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Discussion Starter #1
Three objects made of iron are traveling through space at 40,000 mph. One is the size of an orange. One is the size of a trash can. One is the size of a school bus. They all hit the earth's atmosphere at the same time, the same speed, and the same angle. All three crash on the surface of the earth. Assuming none of them burn up, which one hits the ground first?

Bonus questions:

How large does a meteorite have to be in order to be called an asteroid? Have you ever seen a meteoroid? How far from Earth can a meteor exist?
 

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In a pure vacuum, they would all hit at the same time, but the atmosphere will slow the bigger objects due to friction. You didn't specify whether the sizes of these pieces of iron were solid or hollow, but I would say the orange size one would hit first while the other two are slowed down ever so slightly from their frontal surface area.

No idea on any of the bonus questions.
 

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Given your other conditions, the object with the least air resistance hits first (so the orange)

Bonus: A Meteorite is something that has entered and survived burning through the Earth's atmosphere and lands on the surface. If you are talking about a small object in space it is properly called a Meteoroid. If you are talking about a Meteoroid vs an Asteroid, memory says something like 4 yards in diameter but I don't remember if that is right.
 

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If all the objects are the same material and density and shape, they will experience air resistance that is in the same proportion to their mass and therefore will fall through the atmosphere at the same speed and hit the ground at the same time. Although there is a difference in their reynolds numbers which might give a very slight speed advantage to the largest object.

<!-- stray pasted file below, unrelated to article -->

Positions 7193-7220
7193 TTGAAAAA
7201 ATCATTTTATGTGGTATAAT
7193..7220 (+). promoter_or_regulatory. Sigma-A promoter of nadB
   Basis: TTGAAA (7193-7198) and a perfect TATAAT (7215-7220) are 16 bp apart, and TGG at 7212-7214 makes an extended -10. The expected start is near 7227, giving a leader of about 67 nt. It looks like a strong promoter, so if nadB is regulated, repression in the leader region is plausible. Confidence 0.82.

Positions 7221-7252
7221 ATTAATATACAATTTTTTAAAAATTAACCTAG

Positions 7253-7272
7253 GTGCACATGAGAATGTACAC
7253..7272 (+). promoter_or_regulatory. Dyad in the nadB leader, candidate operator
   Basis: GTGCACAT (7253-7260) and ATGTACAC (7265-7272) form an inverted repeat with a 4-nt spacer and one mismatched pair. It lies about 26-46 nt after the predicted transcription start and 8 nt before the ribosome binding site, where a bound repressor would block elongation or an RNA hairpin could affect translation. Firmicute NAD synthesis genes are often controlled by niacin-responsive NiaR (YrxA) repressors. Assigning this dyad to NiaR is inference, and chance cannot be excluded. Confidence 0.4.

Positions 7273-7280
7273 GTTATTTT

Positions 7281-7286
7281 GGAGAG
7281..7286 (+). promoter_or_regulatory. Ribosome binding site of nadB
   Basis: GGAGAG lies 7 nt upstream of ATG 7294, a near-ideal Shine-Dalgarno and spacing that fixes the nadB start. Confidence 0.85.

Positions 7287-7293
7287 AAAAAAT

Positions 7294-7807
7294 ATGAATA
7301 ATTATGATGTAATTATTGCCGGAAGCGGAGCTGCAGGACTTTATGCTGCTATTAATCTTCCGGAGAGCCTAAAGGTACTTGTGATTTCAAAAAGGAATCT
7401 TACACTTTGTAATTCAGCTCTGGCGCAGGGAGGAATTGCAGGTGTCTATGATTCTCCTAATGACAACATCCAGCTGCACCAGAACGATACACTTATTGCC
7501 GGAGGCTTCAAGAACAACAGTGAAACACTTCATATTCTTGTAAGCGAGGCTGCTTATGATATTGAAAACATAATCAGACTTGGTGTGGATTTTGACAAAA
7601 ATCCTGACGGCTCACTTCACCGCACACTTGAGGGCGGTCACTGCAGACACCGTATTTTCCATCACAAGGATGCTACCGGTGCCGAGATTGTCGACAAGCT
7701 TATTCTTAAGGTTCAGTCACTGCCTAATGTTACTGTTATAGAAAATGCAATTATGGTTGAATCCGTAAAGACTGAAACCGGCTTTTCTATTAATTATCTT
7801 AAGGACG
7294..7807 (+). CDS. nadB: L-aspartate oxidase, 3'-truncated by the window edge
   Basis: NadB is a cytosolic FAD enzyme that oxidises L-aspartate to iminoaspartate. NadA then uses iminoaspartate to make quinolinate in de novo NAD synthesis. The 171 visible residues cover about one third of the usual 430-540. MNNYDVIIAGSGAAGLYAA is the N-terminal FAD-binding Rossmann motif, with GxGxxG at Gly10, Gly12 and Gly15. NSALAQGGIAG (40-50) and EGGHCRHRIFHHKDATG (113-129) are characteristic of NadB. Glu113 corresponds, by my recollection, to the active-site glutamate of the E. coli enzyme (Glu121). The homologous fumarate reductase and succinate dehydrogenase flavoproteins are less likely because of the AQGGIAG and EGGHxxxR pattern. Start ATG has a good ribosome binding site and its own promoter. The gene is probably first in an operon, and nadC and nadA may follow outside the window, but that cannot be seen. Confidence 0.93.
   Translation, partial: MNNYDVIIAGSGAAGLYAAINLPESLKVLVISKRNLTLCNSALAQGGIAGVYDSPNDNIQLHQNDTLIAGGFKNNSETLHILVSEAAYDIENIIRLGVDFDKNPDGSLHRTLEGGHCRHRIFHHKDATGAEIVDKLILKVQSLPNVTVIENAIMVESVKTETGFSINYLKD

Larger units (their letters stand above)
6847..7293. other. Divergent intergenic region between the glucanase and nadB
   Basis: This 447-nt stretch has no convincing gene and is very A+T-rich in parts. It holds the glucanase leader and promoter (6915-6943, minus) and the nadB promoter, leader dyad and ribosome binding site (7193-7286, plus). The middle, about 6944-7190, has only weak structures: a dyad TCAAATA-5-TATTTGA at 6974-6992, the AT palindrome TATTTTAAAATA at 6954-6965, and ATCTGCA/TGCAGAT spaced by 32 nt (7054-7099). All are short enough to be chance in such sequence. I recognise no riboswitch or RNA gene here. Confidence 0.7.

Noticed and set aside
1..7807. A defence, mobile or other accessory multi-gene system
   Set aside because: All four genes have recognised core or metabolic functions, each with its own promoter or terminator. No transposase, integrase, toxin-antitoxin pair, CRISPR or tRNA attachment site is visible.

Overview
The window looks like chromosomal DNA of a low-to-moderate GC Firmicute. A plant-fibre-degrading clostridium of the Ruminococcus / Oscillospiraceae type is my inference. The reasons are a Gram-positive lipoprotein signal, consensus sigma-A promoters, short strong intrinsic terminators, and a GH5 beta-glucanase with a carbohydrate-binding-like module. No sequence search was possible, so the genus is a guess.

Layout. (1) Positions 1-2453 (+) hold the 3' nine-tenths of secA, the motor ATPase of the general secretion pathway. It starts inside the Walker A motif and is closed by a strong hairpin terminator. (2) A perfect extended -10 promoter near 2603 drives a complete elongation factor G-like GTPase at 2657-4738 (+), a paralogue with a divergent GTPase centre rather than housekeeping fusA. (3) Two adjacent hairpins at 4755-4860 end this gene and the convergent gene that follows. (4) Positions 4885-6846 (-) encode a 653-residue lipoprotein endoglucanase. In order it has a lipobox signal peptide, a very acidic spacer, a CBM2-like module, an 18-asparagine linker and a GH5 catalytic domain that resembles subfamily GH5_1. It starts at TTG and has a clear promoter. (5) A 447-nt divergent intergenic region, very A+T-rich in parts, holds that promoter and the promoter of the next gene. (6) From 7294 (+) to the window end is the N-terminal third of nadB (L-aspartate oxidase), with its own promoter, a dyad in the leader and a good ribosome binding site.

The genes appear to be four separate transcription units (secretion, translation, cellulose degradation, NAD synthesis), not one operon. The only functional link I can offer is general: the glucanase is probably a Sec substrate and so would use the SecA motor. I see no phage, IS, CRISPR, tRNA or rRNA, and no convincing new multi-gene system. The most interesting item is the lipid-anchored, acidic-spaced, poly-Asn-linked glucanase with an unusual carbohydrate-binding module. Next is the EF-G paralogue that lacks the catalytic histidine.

I agree with Dutch on the bonus information. I have seen a meteorite in a museum, but meteroids are hard to observe since they are in space and small. A meteor has to be close enough to the Earth to be in the atmosphere.
 

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Discussion Starter #6
I may need to look further into the bonus question. Barry has the correct answer for meteor. But I thought a meteoroid was a meteorite that survives entry and lands. Maybe I have it backwards.

I gave the first question to an old friend who got it right, but he said he was guessing. Over 90% get it wrong, maybe 99%. The best clue is found in Northern Arizona, and it's two miles wide.
 

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I have a knife that has a meteorite bolster. It's really neat-looking metal with a unique crystalline texture.

 

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(For simplicity's sake, assuming they're roughly spherical...)

The aerodynamic drag force is proportional to an object's area, which is proportional to the square of the diameter.

Mass and momentum (or the ability to resist deceleration per a given force) for an object with a given density are proportional to the object's volume, which is proportional to the cube of the diameter.

Force ∝ Diameter^2

Mass ∝ Diameter^3

Acceleration = Force / Mass

Therefore...

Acceleration ∝ Diameter^(-1)

Therefore a larger object of similar density will decelerate more slowly due to atmospheric drag and hit the Earth first.

The "school bus"-sized object will hit first.


(A mental trick to questions like this that can often be helpful is to take the given examples to extremes. So, instead of comparing a small-ish, medium-ish, and large-ish object, compare a microscopic object to a gigantic object.

For example: If this same question was instead posed as comparing a tiny spec of iron the size of a piece of dust vs a giant iron sphere 1 mile across, it's obvious/intuitive that the giant sphere would plow through the atmosphere while barely slowing, and the piece of iron "dust" would quickly slow to only a few mph.)
 

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Discussion Starter #11